Statements in C++

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Overview

A computer program is a list of instructions to be executed by a computer. In a programming language, these programming instructions are called statements. C++ statements are the elements of programs that controls how and in what order programs are executed. The statements can either be a single line of code with a semicolon ; at the end or a block of code inside curly braces {}.

Types of statements in C++

C++ contains the following types of statements:

  • Labeled statements
  • Expression statements
  • Compound statements
  • Selection statements
  • Iteration statements
  • Jump statements
  • Try-Catch blocks
  • Declaration statements

Let's discuss each of these in detail in the subsequent sections.

Labeled statements

Labeled statements are used to direct the program's control to the given statement from a specific position.

There are multiple labels that can be applied to a statement. There are following three important labels in C++:

  • Target label for goto statement.
  • Case label in a switch statement - Handles all the possible values the variable in the switch statement can take.
  • Default label in a switch statement - The default action to take when the switch variable does not hold any value matching the cases that we defined.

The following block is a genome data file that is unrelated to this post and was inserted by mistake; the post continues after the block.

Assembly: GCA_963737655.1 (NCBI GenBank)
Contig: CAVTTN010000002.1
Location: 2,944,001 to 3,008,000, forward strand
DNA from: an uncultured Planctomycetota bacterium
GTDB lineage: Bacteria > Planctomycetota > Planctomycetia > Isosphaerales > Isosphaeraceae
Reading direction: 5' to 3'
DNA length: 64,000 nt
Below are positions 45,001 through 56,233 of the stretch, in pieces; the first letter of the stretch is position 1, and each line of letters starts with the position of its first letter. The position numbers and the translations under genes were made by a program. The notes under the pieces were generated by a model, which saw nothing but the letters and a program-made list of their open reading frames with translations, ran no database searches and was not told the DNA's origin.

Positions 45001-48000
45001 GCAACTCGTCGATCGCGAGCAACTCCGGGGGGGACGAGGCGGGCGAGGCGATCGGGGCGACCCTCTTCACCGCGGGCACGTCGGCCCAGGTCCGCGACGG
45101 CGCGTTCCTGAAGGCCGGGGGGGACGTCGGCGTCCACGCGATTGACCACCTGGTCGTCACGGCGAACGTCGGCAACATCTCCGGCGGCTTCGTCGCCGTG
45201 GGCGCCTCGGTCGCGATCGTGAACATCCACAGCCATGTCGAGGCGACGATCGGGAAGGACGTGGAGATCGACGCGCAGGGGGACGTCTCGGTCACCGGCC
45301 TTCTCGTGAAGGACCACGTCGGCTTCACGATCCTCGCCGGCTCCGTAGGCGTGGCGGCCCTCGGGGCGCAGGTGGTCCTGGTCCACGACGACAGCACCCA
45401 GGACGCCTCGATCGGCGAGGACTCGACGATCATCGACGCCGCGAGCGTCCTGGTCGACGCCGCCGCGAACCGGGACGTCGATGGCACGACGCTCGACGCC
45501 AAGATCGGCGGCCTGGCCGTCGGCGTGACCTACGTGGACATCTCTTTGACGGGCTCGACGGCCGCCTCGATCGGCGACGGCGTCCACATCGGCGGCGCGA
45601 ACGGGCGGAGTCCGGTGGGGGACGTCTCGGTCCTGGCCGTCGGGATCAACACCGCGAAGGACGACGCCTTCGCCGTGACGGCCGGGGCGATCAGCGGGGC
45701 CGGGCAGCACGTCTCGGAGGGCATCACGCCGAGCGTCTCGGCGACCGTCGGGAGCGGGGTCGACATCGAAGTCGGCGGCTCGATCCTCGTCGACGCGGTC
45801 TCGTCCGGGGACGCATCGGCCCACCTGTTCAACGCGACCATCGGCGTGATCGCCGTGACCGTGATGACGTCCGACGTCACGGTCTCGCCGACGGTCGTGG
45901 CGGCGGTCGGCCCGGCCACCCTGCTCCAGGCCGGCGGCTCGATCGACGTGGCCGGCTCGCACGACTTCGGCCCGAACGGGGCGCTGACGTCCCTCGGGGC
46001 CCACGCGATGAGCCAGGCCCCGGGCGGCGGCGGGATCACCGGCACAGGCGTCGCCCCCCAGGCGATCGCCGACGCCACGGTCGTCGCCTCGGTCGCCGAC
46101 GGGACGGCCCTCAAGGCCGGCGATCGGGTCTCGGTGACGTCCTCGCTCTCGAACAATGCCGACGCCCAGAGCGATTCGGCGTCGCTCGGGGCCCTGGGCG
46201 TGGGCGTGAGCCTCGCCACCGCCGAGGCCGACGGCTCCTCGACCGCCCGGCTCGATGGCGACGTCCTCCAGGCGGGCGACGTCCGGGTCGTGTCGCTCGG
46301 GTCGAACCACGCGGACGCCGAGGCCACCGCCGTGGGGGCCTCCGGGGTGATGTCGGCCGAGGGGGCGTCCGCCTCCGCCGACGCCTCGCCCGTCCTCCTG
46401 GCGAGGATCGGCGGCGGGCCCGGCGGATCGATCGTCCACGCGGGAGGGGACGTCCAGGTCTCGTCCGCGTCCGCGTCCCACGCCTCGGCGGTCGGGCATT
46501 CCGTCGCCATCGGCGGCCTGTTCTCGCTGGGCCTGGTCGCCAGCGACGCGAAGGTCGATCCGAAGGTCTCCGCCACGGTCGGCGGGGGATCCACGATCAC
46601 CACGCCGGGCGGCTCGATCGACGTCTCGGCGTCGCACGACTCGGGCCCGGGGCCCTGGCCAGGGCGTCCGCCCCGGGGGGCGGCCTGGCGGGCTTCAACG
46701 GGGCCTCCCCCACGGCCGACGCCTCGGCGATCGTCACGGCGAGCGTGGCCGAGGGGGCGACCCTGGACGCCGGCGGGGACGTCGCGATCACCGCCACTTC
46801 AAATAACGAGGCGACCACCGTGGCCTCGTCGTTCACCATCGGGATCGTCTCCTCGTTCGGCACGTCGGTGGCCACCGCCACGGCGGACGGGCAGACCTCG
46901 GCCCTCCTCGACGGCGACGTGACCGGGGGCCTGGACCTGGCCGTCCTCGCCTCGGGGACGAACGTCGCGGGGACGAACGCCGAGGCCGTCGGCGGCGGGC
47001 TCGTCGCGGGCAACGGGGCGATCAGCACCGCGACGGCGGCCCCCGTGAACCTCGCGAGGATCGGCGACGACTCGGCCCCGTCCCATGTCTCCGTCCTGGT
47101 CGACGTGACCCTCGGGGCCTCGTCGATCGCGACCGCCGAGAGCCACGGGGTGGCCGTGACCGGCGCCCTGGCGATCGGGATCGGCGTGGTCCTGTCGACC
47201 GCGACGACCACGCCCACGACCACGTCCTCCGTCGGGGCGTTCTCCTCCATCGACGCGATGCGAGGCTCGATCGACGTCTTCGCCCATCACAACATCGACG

Syntax:

Expression statements

Constants, operators, and variable are combined to make an expression. An expression is something that can be evaluated to a value. To create a value, an expression may have one or more operands and zero or more operators.

An expression statement has a semicolon ; at the end. Almost all the statements in C++ are expression statements. A few examples are assigning, declaring, function calls, etc.

Let's consider the following example:

Syntax:

Compound statements

A group of statements contained in curly brackets {} is a compound statement. When a single statement is required yet a set of many statements must be executed in order, we use a compound statement. Few examples are if , for loop etc.

Let's consider the following example:

Syntax:

Selection statements

A selection statement selects one of several possible control flows. It helps to provide a way to run code sections on a conditional basis.